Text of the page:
Elections and Beyond
Publication Year: 2013
In any democracy, the central problem of governance is how to inform, organize, and represent the opinions of the public in order to advance three goals: popular control over leaders, equality among citizens, and competent governance. In most political analyses, voting is emphasized as the central and essential process in achieving these goals. Yet democratic representation encompasses a great deal more than voter beliefs and behavior and, indeed, involves much more than the machinery of elections. Democracy requires government agencies that respond to voter decisions, a civil society in which powerful organized interests do not dominate all others, and communication systems that permit divergent voices to be heard.
Representation: Elections and Beyond brings together leading international scholars from a wide range of disciplines to explore the twenty-first-century innovations—in voting laws and practices, in electoral systems, in administrative, political, and civil organizations, and in communication processes and new technologies—that are altering how we understand democratic representation. Featuring twelve essays that engage with national, provincial, and municipal governments across three continents, this volume tackles traditional core elements of democratic representation, such as voting, electoral systems, and political parties, while also underscoring the ways in which beliefs and preferences of citizens are influenced, expressed, and aggregated and the effects of those methods and practices on political agendas and policy outcomes. In pinpointing deficiencies in contemporary democratic practices and possibilities for reform, Representation provides an invaluable roadmap to improve democratic representation in the twenty-first century.
Contributors: André Blais, Pradeep Chhibber, Archon Fung, Jacob Hacker, Zoltan Hajnal, Matthew Hindman, David Karpf, Georgia Kernell, Alexander Keyssar, Anthony McGann, Susan Ostermann, Paul Pierson, Dennis Thompson, Jessica Trounstine, Mark E. Warren.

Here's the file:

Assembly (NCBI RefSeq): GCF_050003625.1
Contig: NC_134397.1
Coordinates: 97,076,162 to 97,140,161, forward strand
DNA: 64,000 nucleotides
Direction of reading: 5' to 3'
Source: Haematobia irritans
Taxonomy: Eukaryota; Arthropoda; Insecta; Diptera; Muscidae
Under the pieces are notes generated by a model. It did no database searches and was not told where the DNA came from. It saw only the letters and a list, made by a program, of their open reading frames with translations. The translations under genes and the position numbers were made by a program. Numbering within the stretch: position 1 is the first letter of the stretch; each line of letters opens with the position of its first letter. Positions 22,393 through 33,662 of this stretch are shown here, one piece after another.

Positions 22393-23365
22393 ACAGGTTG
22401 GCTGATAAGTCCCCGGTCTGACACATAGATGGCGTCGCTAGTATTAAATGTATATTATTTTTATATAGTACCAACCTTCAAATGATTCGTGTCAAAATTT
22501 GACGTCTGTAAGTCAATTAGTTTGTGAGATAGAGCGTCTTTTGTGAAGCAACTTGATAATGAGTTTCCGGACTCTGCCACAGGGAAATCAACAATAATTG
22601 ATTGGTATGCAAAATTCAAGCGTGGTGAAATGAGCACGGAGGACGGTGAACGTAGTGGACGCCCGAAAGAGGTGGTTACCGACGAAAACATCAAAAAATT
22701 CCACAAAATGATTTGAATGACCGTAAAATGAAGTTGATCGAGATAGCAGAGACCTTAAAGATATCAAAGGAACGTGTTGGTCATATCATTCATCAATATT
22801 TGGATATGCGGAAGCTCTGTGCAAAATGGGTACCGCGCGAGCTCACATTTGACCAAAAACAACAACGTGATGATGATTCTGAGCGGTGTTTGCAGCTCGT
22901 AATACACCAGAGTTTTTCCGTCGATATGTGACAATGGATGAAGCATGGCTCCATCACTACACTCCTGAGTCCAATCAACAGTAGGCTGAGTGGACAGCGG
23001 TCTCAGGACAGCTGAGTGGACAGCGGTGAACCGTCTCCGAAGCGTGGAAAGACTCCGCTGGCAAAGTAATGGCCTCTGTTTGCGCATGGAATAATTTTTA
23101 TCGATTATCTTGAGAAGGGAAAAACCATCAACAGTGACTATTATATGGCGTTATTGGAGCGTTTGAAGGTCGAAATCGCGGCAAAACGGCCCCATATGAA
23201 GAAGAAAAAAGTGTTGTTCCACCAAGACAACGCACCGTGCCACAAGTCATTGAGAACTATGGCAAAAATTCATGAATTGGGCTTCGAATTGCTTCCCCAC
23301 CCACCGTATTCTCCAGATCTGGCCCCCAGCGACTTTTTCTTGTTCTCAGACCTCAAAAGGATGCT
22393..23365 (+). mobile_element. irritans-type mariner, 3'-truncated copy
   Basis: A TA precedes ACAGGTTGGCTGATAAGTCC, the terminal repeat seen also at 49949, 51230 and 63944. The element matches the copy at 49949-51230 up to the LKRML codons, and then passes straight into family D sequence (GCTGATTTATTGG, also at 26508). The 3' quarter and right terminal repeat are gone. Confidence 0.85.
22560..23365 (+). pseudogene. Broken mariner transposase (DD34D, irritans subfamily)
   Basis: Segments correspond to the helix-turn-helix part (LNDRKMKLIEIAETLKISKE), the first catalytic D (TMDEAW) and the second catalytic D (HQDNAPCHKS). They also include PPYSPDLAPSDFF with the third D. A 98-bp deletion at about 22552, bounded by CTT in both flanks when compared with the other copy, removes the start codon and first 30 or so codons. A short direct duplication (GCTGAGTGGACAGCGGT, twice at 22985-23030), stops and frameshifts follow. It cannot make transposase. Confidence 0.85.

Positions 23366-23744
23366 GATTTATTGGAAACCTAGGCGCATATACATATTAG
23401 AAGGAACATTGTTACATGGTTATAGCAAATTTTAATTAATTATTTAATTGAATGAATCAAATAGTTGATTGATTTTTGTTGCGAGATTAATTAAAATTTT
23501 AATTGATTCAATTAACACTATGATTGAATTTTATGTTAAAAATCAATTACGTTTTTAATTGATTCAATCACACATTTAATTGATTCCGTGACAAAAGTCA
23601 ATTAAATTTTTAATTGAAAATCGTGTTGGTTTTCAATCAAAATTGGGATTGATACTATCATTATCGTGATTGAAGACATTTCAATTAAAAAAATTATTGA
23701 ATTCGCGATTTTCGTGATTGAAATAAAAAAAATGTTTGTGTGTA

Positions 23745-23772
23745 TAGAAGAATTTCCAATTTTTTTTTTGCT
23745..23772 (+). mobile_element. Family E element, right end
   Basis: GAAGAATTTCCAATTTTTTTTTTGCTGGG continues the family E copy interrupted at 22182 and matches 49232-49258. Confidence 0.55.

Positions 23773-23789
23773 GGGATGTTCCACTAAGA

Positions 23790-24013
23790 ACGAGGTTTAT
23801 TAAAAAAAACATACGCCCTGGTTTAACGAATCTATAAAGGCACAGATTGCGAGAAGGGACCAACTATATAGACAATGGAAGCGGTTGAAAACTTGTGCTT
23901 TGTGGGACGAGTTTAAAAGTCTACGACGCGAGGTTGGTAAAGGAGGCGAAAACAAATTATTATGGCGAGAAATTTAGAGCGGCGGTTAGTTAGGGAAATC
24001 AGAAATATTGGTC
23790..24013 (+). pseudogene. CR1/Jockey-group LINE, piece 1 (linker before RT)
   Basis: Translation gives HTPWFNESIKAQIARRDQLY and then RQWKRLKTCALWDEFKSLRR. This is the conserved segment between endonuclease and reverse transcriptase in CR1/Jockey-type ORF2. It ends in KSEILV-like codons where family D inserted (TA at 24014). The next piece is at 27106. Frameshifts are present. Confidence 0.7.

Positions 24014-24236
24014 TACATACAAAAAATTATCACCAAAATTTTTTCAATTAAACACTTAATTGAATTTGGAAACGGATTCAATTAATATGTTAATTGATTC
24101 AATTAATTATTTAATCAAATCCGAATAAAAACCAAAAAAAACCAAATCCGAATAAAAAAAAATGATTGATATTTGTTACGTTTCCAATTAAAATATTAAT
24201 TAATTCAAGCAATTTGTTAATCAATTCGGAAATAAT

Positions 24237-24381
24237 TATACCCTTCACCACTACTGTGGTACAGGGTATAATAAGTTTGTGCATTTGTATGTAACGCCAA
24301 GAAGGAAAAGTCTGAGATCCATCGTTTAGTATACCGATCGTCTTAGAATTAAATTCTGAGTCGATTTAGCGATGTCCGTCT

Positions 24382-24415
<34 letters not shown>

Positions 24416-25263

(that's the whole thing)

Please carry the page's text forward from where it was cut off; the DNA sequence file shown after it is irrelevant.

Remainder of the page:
Published by: University of Pennsylvania Press
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In any democracy, the central problem of governance is how to inform, or-ga nize, and represent the opinions of the public so as to promote core values of pop u lar control over leaders, equality among citizens, and competent gov-ernance. Th e authors of the Federalist Papers contended that modern repub-lics improved on ancient democracies in part through novel systems of ...
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Th e purpose of this chapter is to provide an evaluation of U.S. electoral sys-tems and electoral institutions more broadly, in comparative perspective. I will fi rst determine how typical or untypical U.S. institutions are. I will then indicate how comparativists tend to judge these institutions. Finally, I will ascertain how well or poorly these institutions are seen to perform by citizens....
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Th e question posed in the title would have astonished the framers of our constitution, but not because they believed that they were proposing a re-public rather than a democracy. Contrary to Madison’s oft en- quoted com-ment in the Federalist, that distinction was not commonly accepted (Dahl 2003: 179– 83; Adams 1980: 106ff ). Th e terms “republic” and “democracy” ...
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In the summer of 1997, a small group of inmates at Norfolk State Prison in Massachusetts formed a po liti cal action committee to infl uence public de-bate about criminal justice and social welfare issues. As had been true of inmates in the commonwealth since the American Revolution, the men in Norfolk were legal voters. An underlying goal of the po liti cal action group, ...
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We know that the majority of Americans usually do not vote. At best roughly half of adults vote in national contests. At worst, fewer than 10 percent of adults vote in local elections (Bridges 1997; Hajnal and Lewis 2003). We also know that those who do turn out to vote look very diff erent from those who do not. Study aft er study of American elections has found that individuals ...